4. Diabetes care providers in the hospital
Inpatient diabetes management may be effectively championed and/or provided by primary care physicians, endocrinologists, intensivists, or hospitalists. Involvement of appropriately trained specialists or specialty teams may reduce length of stay, improve glycemic control, and improve outcomes (468). In the care of diabetes, implementation of standardized order sets for scheduled and correction-dose insulin may reduce reliance on sliding-scale management. As hospitals move to comply with “meaningful use” regulations for electronic health records, as mandated by the Health Information Technology Act, efforts should be made to assure that all components of structured insulin order sets are incorporated into electronic insulin order sets (477,478).
A team approach is needed to establish hospital pathways. To achieve glycemic targets associated with improved hospital outcomes, hospitals will need multidisciplinary support to develop insulin management protocols that effectively and safely enable achievement of glycemic targets (479).
5. Self-management in the hospital
Self-management of diabetes in the hospital may be appropriate for competent adult patients who have a stable level of consciousness, have reasonably stable daily insulin requirements, successfully conduct self-management of diabetes at home, have physical skills needed to successfully self-administer insulin and perform SMBG, have adequate oral intake, and are proficient in carbohydrate counting, use of multiple daily insulin injections or insulin pump therapy, and sick-day management. The patient and physician, in consultation with nursing staff, must agree that patient self-management is appropriate under the conditions of hospitalization.
Patients who use CSII pump therapy in the outpatient setting can be candidates for diabetes self-management in the hospital, provided that they have the mental and physical capacity to do so (468). A hospital policy and procedures delineating inpatient guidelines for CSII therapy are advisable, and availability of hospital personnel with expertise in CSII therapy is essential. It is important that nursing personnel document basal rates and bolus doses taken on a regular basis (at least daily).
6. MNT in the hospital
The goals of MNT are to optimize glycemic control, to provide adequate calories to meet metabolic demands, and to create a discharge plan for follow-up care (457,480). The ADA does not endorse any single meal plan or specified percentages of macronutrients, and the term “ADA diet” should no longer be used. Current nutrition recommendations advise individualization based on treatment goals, physiological parameters, and medication usage. Consistent carbohydrate meal plans are preferred by many hospitals because they facilitate matching the prandial insulin dose to the amount of carbohydrate consumed (481). Because of the complexity of nutrition issues in the hospital, a registered dietitian, knowledgeable and skilled in MNT, should serve as an inpatient team member. The dietitian is responsible for integrating information about the patient’s clinical condition, eating, and lifestyle habits and for establishing treatment goals in order to determine a realistic plan for nutrition therapy (482,483).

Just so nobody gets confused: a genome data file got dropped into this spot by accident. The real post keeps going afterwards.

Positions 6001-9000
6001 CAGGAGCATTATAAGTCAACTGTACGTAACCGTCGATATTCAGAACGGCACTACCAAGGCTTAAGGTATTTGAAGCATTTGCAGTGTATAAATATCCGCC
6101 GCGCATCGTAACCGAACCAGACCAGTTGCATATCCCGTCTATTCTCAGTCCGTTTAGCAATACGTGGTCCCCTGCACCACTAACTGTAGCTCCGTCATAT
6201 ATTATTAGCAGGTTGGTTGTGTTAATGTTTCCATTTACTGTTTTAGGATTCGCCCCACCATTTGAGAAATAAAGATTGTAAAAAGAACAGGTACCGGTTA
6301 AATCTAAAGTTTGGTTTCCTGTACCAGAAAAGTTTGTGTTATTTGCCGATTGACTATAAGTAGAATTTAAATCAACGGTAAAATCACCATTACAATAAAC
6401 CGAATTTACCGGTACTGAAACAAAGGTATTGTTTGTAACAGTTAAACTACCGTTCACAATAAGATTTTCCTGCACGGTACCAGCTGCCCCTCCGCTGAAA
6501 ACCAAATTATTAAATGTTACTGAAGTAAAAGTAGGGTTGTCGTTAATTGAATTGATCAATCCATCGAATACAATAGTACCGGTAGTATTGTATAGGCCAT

7. Bedside blood glucose monitoring
POC blood glucose monitoring performed at the bedside is used to guide insulin dosing. In the patient who is receiving nutrition, the timing of glucose monitoring should match carbohydrate exposure. In the patient who is not receiving nutrition, glucose monitoring is performed every 4 to 6 h (484,485). More frequent blood glucose testing ranging from every 30 min to every 2 h is required for patients on intravenous insulin infusions.
Safety standards should be established for blood glucose monitoring prohibiting sharing of finger-stick lancing devices, lancets, needles, and meters to reduce the risk of transmission of blood borne diseases. Shared lancing devices carry essentially the same risk as is conferred from sharing of syringes and needles (486).
Accuracy of blood glucose measurements using POC meters has limitations that must be considered. Although the FDA allows a +/− 20% error for blood glucose meters, questions about the appropriateness of these criteria have been raised (388). Glucose measures differ significantly between plasma and whole blood, terms that are often used interchangeably and can lead to misinterpretation. Most commercially available capillary blood glucose meters introduce a correction factor of ∼1.12 to report a “plasma-adjusted” value (487).
Significant discrepancies between capillary, venous, and arterial plasma samples have been observed in patients with low or high hemoglobin concentrations, hypoperfusion, and the presence of interfering substances particularly maltose, as contained in immunoglobulins (488). Analytical variability has been described with several POC meters (489). Increasingly newer generation POC blood glucose meters correct for variation in hematocrit and for interfering substances. Any glucose result that does not correlate with the patient’s status should be confirmed through conventional laboratory sampling of plasma glucose. The FDA has become increasingly concerned about the use of POC blood glucose meters in the hospital and is presently reviewing matters related to their use.
8. Discharge planning and DSME
Transition from the acute care setting is a high-risk time for all patients, not just those with diabetes or new hyperglycemia. Although there is an extensive literature concerning safe transition within and from the hospital, little of it is specific to diabetes (490). It is important to remember that diabetes discharge planning is not a separate entity, but is part of an overall discharge plan. As such, discharge planning begins at admission to the hospital and is updated as projected patient needs change.